DAS and Education: Covering the Unconnected

As we slowly enter the fourth industrial revolution, access to the internet has become a fundamental right for all; especially following a pandemic that forced all aspects of everyday life to migrate to cyberspace.

By now, a world without the world wide web would be unimaginable. 

However, there still exist people who are entirely off the grid. According to numbers provided by Statista, there were 4.66 billion active internet users worldwide – 59.5 percent of the global population in 2021. Those same numbers showed that almost 20 million people in the U.S. alone remain unconnected. 

This lack of coverage trickles down to many societal aspects, specifically education since it allows people to create more prosperous lives and communities to reach prosperity and welfare. 

To achieve this, an affordable internet connection is vital, especially in more rural and remote areas, which is why a distributed antenna system (DAS) is a must when looking to bolster connectivity across the board. 

Not only that but a well-defined legal and regulatory framework encourages investments in connectivity and services, which subsequently would lower expenses and breed innovation to unlock the internet’s added value to education fully. 

Accordingly, U.S.-based non-profit the Internet Society outlined in a report that the importance of setting up a robust policy framework and realistic implementation strategy, which are:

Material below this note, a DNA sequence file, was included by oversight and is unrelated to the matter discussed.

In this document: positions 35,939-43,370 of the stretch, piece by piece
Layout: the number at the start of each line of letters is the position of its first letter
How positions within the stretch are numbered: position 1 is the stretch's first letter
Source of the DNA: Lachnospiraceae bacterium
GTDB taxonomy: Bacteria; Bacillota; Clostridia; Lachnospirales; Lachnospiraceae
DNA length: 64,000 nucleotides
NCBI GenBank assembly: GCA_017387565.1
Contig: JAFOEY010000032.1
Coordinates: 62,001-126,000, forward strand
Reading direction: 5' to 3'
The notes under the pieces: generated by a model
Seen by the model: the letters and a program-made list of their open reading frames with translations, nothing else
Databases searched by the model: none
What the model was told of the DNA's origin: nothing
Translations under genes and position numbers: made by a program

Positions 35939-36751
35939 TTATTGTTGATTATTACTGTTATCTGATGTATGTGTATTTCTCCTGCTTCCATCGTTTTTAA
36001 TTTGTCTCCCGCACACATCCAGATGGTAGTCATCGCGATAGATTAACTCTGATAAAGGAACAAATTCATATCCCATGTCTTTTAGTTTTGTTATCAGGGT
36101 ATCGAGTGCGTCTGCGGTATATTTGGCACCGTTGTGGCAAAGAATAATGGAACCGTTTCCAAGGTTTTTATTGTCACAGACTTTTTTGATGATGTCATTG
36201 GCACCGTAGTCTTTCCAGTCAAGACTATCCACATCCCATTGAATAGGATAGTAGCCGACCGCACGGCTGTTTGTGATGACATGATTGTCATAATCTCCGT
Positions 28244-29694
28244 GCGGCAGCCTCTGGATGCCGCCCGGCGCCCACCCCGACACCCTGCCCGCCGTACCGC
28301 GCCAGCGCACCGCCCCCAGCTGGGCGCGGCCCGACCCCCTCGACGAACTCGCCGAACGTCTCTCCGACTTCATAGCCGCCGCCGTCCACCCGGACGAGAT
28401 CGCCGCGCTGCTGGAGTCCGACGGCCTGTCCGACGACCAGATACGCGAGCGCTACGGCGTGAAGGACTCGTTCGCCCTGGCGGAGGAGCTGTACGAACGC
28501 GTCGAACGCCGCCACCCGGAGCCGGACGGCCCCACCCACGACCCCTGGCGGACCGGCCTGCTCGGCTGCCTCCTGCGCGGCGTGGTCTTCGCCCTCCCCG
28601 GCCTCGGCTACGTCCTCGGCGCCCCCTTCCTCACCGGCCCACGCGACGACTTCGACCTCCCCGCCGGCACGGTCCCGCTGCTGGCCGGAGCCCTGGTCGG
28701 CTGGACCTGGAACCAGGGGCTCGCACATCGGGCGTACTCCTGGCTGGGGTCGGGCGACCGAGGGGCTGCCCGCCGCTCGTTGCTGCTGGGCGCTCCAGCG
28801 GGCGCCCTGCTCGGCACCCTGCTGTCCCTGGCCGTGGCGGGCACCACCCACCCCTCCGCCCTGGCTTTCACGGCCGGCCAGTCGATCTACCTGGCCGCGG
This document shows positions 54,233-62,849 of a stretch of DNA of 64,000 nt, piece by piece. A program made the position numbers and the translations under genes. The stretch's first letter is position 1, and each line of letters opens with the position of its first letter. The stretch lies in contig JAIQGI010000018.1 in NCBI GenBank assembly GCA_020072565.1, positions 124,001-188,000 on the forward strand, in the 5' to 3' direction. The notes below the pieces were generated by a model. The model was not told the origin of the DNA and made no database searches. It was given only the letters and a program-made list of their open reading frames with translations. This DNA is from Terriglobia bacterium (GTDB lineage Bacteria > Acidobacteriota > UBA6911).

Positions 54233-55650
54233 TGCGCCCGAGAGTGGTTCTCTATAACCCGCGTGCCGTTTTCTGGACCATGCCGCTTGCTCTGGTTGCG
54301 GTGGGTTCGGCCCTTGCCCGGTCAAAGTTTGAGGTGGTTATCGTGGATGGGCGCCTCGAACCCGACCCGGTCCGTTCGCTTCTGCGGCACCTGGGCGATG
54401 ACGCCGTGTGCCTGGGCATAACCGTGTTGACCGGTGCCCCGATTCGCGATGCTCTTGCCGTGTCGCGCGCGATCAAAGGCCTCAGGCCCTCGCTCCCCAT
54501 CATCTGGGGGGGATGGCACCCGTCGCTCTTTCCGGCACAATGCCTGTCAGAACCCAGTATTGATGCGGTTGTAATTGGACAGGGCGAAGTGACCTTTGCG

• Developing a regulatory framework that stimulates investment, competition, and lower access prices, perhaps including special access rates for schools and colleges.
  • Reviewing universal access and service programs allows more flexible and innovative funding approaches.
  • Including schools and colleges and National Research and Education Networks (NRENs) in national broadband strategies and universal access programs.
  • Encouraging and supporting community-based access initiatives, educational networks, and local research and development initiatives enable diverse access and use models.
  • Explicitly addressing the potential for ICTs to overcome gender inequalities in education and improve opportunities and outcomes for girls.
  • Revamping legislation to bolster equality in education, especially targeting less fortunate and rural communities. 
  • Ensuring that teachers have the necessary skills to use Internet resources effectively.

Collaboration here is critical; lawmakers, DAS, internet communities, and education stakeholders must all work together to pave the way for customized services for communities to lay out adequate infrastructure. 

DAS Systems has extensive experience in providing tailor-made wireless systems to both private and public entities, so feel free to contact us to request a proposal based on your very own needs. 

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